The sales pitch is enticing: Let students go to college for "free" and ask them to pay later by taxing a percentage of their incomes once they have jobs. The money coming in from graduates, then pays "forward," covering college costs for current students and alleviating the fear of debt that keeps many college-qualified students from even applying and that discourages college graduates from pursuing careers that may not have high salaries.
That’s the seductive premise behind Pay It Forward, billed as a "debt-free" approach to higher education, currently under consideration in Oregon. But like many sales pitches meant to lure consumers, Pay It Forward provides a superficial "fix" that has more downsides than up, thereby masking the real problems in higher education financing.
There is no disputing that higher education is facing a crisis of affordability. State funding per student has dropped to its lowest level in 25 years, shifting much of the financial responsibility for college costs to students and their families. The result? Too many students have to choose between avoiding college altogether or taking on overwhelming amounts of debt to pay for a degree.
We applaud state policymakers who are working to identify ways to rein in college costs. The United States needs more college-educated workers, and we won’t have them unless we make college more affordable. But we have to make sure that the solutions we put into place don’t work against students and taxpayers by inflating college costs even more, especially for the families who can least afford them.
Because Pay It Forward proposes to tax graduates’ income at a certain rate every year (say 4 percent) for up to 25 years, graduates will end up paying very different amounts for their education — often more than what that education actually cost. An analysis from the Oregon Center for Public Policy estimates that an average student could overpay more than $7,000 under Pay It Forward. Worse, the neediest students — those currently receiving federal or state financial aid — could be hit the hardest, potentially paying thousands more over their lifetimes than they would have under the current system.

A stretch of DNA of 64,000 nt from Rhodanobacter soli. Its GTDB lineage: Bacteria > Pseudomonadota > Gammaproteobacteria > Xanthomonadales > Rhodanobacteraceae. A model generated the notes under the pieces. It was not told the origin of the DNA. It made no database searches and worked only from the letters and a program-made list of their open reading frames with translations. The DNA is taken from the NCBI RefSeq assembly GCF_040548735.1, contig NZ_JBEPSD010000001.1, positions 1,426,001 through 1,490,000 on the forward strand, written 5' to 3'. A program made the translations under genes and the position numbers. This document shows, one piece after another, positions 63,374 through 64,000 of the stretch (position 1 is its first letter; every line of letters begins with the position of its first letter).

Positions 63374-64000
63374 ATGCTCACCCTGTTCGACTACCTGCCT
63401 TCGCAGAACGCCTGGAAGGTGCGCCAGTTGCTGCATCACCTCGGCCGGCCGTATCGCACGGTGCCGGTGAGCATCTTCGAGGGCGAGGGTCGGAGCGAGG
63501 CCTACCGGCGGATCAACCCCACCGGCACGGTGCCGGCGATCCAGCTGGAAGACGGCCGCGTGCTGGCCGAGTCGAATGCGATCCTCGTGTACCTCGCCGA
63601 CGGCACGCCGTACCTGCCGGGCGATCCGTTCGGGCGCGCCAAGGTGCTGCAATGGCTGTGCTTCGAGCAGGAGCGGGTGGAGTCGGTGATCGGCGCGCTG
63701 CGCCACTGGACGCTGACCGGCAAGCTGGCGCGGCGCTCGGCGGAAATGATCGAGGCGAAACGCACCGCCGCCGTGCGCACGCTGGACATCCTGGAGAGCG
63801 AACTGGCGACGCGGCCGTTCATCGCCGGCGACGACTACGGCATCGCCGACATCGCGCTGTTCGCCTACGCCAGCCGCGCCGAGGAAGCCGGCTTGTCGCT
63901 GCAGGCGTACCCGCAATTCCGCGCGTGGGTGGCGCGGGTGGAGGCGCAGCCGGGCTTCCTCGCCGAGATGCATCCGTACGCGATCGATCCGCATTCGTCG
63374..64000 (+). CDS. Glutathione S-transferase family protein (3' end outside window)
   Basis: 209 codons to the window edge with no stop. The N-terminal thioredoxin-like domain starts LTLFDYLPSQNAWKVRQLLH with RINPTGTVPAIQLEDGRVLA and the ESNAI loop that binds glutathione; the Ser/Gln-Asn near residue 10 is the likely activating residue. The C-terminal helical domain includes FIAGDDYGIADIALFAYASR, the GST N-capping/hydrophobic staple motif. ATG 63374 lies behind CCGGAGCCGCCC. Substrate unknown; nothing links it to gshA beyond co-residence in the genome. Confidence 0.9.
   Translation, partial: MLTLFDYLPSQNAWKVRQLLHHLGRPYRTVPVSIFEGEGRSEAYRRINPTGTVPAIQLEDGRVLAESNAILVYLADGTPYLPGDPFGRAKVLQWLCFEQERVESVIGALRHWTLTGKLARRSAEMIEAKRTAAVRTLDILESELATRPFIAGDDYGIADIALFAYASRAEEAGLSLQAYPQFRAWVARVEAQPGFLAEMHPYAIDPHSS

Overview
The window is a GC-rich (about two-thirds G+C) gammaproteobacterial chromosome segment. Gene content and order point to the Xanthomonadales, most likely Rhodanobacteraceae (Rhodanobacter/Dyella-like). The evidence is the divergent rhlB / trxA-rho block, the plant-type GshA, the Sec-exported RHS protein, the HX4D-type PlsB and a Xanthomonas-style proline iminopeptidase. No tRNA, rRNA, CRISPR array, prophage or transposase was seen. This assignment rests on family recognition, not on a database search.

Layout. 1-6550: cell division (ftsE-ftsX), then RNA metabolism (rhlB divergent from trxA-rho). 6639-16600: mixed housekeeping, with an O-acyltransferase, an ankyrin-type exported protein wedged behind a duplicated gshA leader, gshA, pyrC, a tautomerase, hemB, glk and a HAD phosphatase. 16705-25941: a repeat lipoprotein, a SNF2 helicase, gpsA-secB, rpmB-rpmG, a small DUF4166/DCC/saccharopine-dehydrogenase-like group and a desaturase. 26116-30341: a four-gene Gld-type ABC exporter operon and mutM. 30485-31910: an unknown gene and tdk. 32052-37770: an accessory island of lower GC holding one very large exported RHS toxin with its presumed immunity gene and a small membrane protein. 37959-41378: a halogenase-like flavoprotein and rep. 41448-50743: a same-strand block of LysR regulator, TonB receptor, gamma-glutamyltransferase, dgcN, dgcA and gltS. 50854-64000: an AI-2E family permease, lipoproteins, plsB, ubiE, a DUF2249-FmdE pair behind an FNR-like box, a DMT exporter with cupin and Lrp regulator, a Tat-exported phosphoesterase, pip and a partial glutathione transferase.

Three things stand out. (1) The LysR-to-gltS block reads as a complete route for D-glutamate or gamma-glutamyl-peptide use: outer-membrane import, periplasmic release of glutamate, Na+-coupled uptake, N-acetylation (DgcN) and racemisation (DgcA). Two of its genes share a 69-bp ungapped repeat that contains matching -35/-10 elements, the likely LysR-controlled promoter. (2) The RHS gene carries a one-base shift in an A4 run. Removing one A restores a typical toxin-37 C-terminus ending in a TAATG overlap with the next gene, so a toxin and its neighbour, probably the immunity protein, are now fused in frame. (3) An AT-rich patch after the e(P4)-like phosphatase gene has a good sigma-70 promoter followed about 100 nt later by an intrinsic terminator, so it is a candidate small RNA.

Let’s not forget, either, that Pay It Forward only addresses tuition, which makes up just part of total college costs; room and board, books and supplies, and miscellaneous fees aren’t covered. At the University of Oregon, for example, those additional fees amount to almost 60 percent of a student’s total costs. Of the $23,370 total estimated cost of a year at Oregon for a resident of the state, about $9,300 is consumed by tuition. Under Pay It Forward, the average student would have to cover the remaining $14,000 out of pocket or through loans, creating a double whammy for students: They’d have to pay off student loan debt in addition to having their income taxed to "pay it forward."
Some of these concerns could be addressed in any final package. Our biggest concern with Pay It Forward, though, is that it doesn’t address the root issue: rapidly escalating college costs. By positioning higher education less as a public good than as an individual transaction, Pay It Forward absolves both state policymakers and institutional leaders of any responsibility for doing what it takes to slow the rapid increases in the cost of a college education.
Instead of demanding cost-consciousness among college presidents and an ongoing commitment from states to maintain or increase higher education funding, Pay It Forward simply puts a big Band-Aid over the current trend of state disinvestment and the transfer of financial burden from the state to students and their families. Ironically, although trying to ensure progressively that each graduating class opens the door for ones to follow, Pay It Forward could actually just open the door to more privatization of public education.